I got carried away with little music video clips, after last Saturday’s rediscovery of the Kessler Twins’ ’Scopitone’ in a better transfer. I looked up two other Italian items from European star Silvana Mangano, who made her big splash as a sex symbol in 1947’s Bitter Rice. It looks like she trimmed down her weight a bit for a hit 1950 Italo show called Anna, where she sang and danced to a monster Euro hit song El negro zumbón. Directorially speaking the little musical number is a mess — it cuts two takes together that don’t even begin to match. But Mangano‘s performance is minimalist-brilliant, ten years ahead of its time — all small delicate moves that are less dancing than bopping to the music — in her simple little beach outfit, Silvana seems VERY modern and ultra-stylish.
And that of course leads me to another Silvana Mangano music clip, from about 16 years later. She plays a movie star goaded into a little performance at an exclusive party, in the Luchino Visconti episode of the omnibus movie The Witches. This clip is also in a much-improved transfer.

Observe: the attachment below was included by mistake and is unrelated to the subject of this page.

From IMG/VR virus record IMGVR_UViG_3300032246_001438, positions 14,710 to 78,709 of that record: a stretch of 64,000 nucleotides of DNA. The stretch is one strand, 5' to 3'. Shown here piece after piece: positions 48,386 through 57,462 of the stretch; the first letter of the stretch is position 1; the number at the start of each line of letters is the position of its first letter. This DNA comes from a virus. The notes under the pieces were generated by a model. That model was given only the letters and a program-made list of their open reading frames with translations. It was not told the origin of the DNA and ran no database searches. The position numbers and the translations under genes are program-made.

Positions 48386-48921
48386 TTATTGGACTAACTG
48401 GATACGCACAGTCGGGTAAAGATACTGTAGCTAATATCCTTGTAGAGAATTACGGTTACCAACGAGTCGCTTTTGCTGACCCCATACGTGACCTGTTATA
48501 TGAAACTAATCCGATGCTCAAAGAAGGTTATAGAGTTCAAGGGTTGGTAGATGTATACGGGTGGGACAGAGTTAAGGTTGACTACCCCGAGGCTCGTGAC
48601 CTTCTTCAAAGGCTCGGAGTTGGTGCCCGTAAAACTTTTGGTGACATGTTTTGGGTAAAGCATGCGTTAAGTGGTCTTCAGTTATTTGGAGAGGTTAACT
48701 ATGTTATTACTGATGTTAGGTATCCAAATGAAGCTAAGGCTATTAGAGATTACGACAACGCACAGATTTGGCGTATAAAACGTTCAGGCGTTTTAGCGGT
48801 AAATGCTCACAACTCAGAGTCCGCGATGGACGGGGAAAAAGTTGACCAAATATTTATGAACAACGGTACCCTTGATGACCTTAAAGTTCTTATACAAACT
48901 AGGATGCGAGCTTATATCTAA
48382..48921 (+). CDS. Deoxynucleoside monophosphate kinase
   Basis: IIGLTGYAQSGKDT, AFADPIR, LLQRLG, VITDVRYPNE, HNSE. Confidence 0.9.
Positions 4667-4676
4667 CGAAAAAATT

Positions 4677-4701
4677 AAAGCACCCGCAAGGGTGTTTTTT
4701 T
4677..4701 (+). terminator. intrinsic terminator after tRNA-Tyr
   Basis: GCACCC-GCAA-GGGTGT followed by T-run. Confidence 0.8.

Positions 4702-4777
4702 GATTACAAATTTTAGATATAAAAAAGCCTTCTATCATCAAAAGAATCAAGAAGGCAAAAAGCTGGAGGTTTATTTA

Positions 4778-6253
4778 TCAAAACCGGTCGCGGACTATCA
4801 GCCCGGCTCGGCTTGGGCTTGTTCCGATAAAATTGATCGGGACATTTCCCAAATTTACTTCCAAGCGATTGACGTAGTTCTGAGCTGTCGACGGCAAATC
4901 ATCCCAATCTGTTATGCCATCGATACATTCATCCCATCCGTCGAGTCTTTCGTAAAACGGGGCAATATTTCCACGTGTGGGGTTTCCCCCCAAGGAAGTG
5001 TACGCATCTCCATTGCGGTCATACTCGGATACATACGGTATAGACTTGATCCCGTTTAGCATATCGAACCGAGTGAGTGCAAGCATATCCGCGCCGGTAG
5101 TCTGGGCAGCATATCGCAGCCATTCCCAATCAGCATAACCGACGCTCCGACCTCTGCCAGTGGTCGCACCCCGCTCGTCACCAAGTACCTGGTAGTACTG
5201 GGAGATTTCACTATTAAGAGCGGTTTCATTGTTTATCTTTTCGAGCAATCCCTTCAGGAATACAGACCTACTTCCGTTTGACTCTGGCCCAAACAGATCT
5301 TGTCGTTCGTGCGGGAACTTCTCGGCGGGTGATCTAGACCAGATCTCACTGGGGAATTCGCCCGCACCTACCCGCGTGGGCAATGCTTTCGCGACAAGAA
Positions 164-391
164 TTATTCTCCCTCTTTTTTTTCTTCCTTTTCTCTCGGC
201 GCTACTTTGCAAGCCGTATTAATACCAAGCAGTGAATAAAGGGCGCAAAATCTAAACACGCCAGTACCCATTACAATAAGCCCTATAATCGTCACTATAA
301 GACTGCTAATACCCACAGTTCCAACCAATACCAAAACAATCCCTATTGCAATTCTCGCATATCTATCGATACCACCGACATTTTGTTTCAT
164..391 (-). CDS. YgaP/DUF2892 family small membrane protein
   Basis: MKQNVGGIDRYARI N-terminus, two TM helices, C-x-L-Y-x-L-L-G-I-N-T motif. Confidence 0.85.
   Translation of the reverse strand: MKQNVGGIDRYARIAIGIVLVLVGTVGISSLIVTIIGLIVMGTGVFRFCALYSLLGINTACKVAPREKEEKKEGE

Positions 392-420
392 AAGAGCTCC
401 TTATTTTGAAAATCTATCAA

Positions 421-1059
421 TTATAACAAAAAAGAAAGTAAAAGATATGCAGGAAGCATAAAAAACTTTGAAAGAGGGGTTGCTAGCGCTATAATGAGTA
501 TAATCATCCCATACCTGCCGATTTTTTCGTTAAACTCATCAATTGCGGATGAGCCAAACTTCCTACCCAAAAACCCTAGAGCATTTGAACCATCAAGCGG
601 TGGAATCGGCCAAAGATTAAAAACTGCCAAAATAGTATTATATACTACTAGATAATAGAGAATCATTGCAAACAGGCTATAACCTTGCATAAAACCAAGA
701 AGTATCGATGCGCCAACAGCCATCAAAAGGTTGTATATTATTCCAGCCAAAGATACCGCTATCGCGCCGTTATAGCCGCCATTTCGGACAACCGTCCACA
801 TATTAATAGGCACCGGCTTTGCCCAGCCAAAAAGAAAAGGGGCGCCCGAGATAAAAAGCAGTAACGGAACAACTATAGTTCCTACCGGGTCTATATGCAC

The music is by Piero Piccioni, not Ennio Morricone, as I once thought. Visconti concentrates on Silvana’s dance moves. Much of the rest of The Witches is not as good, even an episode with Clint Eastwood. But here Ms. Mangano once again wins out with sheer stylishness: The Chalet dance in The Witches.
A new release from Flicker Alley merits our attention. 1927 was when the great Laurel & Hardy became a comedy duo, and the fact that copyrights have expired on most films from that year would seem to have prompted this two-disc collection of the first year of their official collaboration. That insight was gleaned from John McElwee’s Greenbriar Picture Shows article from May 15.
Flicker Alley’s notice describes the collected films as restored from copies found in multiple archives. Blackhawk Films and France’s Lobster Films partnered in the project, officially listed as Laurel & Hardy: Year One, The Newly Restored 1927 Silents. The tally is 13 short subjects and two earlier collaborations: Lucky Dog (1921), 45 Minutes from Hollywood (1926), Duck Soup (1927), Slipping Wives (1927), Love ‘em and Weep (1927), Why Girls Love Sailors (1927), With Love and Hisses (1927), Sugar Daddies (1927), Sailors, Beware! (1927), The Second 100 Years (1927), Call of the Cuckoo (1927), Do Detectives Think? (1927), Putting Pants on Phillip (1927), The Battle of the Century (1927), and Flying Elephants (1928).
I’ve only seen (and loved) Laurel & Hardy piecemeal, so this organized re-introduction to the duo will be a special treat. They are all silents, of course. Each has been given a musical accompaniment, from Neil Brand, Antonio Coppola, Eric le Guen, and Donald Sosin. The extras are extensive, including a commentary track for each picture. The street date is listed as July 25.
Thanks for reading, Glenn Erickson